Second, a wife needs meaningful communication. Meaningful communication is primarily just listening to her feelings and needs and valuing those feelings and needs which will help her build the faith she needs to express herself in the future. The husband should not just try to fix what he sees as her problem; he must simply try to understand her needs and treasure those needs as unique to her. The husband should value her special feelings and needs. Just take the time to really listen to her; it's like water to a plant.
Third, a husband and wife should do things together. Go to the beach, take vacations, enjoy fun nights out, or take a pleasant drive on a Sunday afternoon. Do things together that are fun to both of you. Fun things bond us emotionally. Laughing together is important. If this one point were followed faithfully, it could revitalize a couple's marriage overnight. But do not mix your fun times with arguments. Under no circumstances do my wife and I ever argue during fun times
The fourth thing a wife needs is regular touching, hugging, hand-holding. We are not talking about sexual contact-just touching, like I just mentioned. You can even touch with your eyes. This is also a meaningful way to communicate your love. Sex is a reflection of the fruit of security which comes from the loving, affectionate, caring touch and from these four things being practiced in marriage
Men's needs are different. Men have a deep need to feel safe in their relationships. Men hate turmoil in their marriages, even though they sometimes provoke arguments. That's really the reason men withdraw from an argument, because they have this need to feel safe.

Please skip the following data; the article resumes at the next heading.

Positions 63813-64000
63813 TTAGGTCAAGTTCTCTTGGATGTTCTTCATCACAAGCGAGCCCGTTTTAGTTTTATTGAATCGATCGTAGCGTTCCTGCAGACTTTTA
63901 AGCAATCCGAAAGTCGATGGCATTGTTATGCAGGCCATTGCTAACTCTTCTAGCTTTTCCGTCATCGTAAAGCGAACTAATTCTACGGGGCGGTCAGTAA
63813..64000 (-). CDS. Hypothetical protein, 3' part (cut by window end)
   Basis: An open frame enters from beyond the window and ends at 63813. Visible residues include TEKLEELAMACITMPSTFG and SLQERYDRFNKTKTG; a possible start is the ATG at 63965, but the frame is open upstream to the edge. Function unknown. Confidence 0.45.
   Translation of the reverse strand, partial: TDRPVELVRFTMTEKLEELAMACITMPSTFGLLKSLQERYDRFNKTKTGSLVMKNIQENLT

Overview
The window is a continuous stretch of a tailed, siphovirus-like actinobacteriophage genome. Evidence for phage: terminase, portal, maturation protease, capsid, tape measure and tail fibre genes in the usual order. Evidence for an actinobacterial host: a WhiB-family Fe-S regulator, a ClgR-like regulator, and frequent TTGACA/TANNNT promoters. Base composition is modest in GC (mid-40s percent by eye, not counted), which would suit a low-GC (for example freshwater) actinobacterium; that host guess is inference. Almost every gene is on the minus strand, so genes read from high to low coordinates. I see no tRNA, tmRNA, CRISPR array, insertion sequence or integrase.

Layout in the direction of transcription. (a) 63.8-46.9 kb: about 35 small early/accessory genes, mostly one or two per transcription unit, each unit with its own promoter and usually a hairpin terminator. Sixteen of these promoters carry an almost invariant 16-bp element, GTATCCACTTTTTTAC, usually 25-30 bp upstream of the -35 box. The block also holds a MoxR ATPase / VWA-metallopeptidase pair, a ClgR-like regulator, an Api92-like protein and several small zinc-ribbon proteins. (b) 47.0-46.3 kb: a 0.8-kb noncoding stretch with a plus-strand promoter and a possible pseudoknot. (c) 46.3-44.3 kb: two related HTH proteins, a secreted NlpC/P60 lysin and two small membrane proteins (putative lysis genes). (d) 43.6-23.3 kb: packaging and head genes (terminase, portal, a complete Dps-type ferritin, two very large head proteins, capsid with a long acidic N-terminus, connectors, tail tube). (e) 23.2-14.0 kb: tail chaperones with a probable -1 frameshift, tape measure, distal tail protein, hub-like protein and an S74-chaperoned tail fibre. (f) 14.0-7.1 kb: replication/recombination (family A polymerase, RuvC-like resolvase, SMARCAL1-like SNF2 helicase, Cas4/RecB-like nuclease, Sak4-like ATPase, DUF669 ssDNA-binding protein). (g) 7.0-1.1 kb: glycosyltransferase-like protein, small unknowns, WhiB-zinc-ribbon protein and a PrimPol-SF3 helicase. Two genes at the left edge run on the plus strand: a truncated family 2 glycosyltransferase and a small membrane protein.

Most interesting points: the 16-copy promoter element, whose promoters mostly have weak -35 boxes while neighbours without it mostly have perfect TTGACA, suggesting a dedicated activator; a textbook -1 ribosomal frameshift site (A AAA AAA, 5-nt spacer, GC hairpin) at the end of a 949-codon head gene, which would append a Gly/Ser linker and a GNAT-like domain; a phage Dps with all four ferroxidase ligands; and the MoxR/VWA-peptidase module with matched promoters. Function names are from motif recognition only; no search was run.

Another need for men is that they need rules to live by, so they often create rules in marriage. When a woman gets into an argument with a man, if no rules are present the man will tend to either close down or heat up, either become mean or withdraw. When a wife doesn't realize that, she can get her husband all worked up in an argument and do a lot of damage to their marriage.
So men need rules and need to feel safe, and a woman has to say to herself: What do I need to do to help him feel safe?
I have found that one of the best things for both mates to do is to develop some very simple rules to follow if they find themselves in an argument. Most couples really don't know how to argue an issue.
Women are usually more aware of things in a relationship than men are. They think we are as aware as they are of their needs, which is why it hurts their feelings so much when they find we are not. They begin to assume all kinds of things that aren't true or accurate. At the same time it's very important for men to feel safe in a relationship. We also want to be understood and not have our wives believe things about us that aren't true. We want our wives to be supportive of us, to listen to us and to treasure us. GN